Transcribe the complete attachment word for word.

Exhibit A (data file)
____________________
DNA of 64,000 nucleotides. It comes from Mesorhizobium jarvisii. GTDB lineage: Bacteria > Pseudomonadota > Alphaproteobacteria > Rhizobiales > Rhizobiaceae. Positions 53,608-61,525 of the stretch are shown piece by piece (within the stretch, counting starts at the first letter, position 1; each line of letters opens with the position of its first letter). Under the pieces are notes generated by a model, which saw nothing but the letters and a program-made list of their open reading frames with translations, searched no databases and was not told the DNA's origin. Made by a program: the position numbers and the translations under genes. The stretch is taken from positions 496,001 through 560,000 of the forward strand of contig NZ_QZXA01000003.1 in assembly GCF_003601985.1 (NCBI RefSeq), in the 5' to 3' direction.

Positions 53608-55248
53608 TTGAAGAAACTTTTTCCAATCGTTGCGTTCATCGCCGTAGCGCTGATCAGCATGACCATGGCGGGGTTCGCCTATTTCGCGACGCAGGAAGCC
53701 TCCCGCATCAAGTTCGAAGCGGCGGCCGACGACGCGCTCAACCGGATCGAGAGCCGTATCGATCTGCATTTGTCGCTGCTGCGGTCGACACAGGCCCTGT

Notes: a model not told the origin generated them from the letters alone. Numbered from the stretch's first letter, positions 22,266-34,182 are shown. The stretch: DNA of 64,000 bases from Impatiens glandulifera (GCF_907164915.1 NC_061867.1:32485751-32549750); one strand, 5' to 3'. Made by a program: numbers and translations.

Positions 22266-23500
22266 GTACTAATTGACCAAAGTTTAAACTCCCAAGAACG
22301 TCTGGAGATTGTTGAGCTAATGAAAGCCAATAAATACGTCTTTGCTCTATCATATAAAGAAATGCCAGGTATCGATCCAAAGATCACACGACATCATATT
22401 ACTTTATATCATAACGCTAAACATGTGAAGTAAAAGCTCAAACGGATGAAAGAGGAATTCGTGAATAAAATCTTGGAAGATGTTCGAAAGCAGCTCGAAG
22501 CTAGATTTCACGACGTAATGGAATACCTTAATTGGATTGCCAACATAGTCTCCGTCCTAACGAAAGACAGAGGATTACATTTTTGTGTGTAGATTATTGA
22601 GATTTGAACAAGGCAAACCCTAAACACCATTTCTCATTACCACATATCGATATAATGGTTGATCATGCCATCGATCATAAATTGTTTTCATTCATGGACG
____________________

DNA of 64,000 nucleotides. It comes from Mesorhizobium jarvisii. GTDB lineage: Bacteria > Pseudomonadota > Alphaproteobacteria > Rhizobiales > Rhizobiaceae. Positions 53,608-61,525 of the stretch are shown piece by piece (within the stretch, counting starts at the first letter, position 1; each line of letters opens with the position of its first letter). Under the pieces are notes generated by a model, which saw nothing but the letters and a program-made list of their open reading frames with translations, searched no databases and was not told the DNA's origin. Made by a program: the position numbers and the translations under genes. The stretch is taken from positions 496,001 through 560,000 of the forward strand of contig NZ_QZXA01000003.1 in assembly GCF_003601985.1 (NCBI RefSeq), in the 5' to 3' direction.

Positions 53608-55248
53608 TTGAAGAAACTTTTTCCAATCGTTGCGTTCATCGCCGTAGCGCTGATCAGCATGACCATGGCGGGGTTCGCCTATTTCGCGACGCAGGAAGCC
53701 TCCCGCATCAAGTTCGAAGCGGCGGCCGACGACGCGCTCAACCGGATCGAGAGCCGTATCGATCTGCATTTGTCGCTGCTGCGGTCGACACAGGCCCTGT

Notes: a model not told the origin generated them from the letters alone. Numbered from the stretch's first letter, positions 22,266-34,182 are shown. The stretch: DNA of 64,000 bases from Impatiens glandulifera (GCF_907164915.1 NC_061867.1:32485751-32549750); one strand, 5' to 3'. Made by a program: numbers and translations.

Positions 22266-23500
22266 GTACTAATTGACCAAAGTTTAAACTCCCAAGAACG
22301 TCTGGAGATTGTTGAGCTAATGAAAGCCAATAAATACGTCTTTGCTCTATCATATAAAGAAATGCCAGGTATCGATCCAAAGATCACACGACATCATATT
22401 ACTTTATATCATAACGCTAAACATGTGAAGTAAAAGCTCAAACGGATGAAAGAGGAATTCGTGAATAAAATCTTGGAAGATGTTCGAAAGCAGCTCGAAG
22501 CTAGATTTCACGACGTAATGGAATACCTTAATTGGATTGCCAACATAGTCTCCGTCCTAACGAAAGACAGAGGATTACATTTTTGTGTGTAGATTATTGA
22601 GATTTGAACAAGGCAAACCCTAAACACCATTTCTCATTACCACATATCGATATAATGGTTGATCATGCCATCGATCATAAATTGTTTTCATTCATGGACG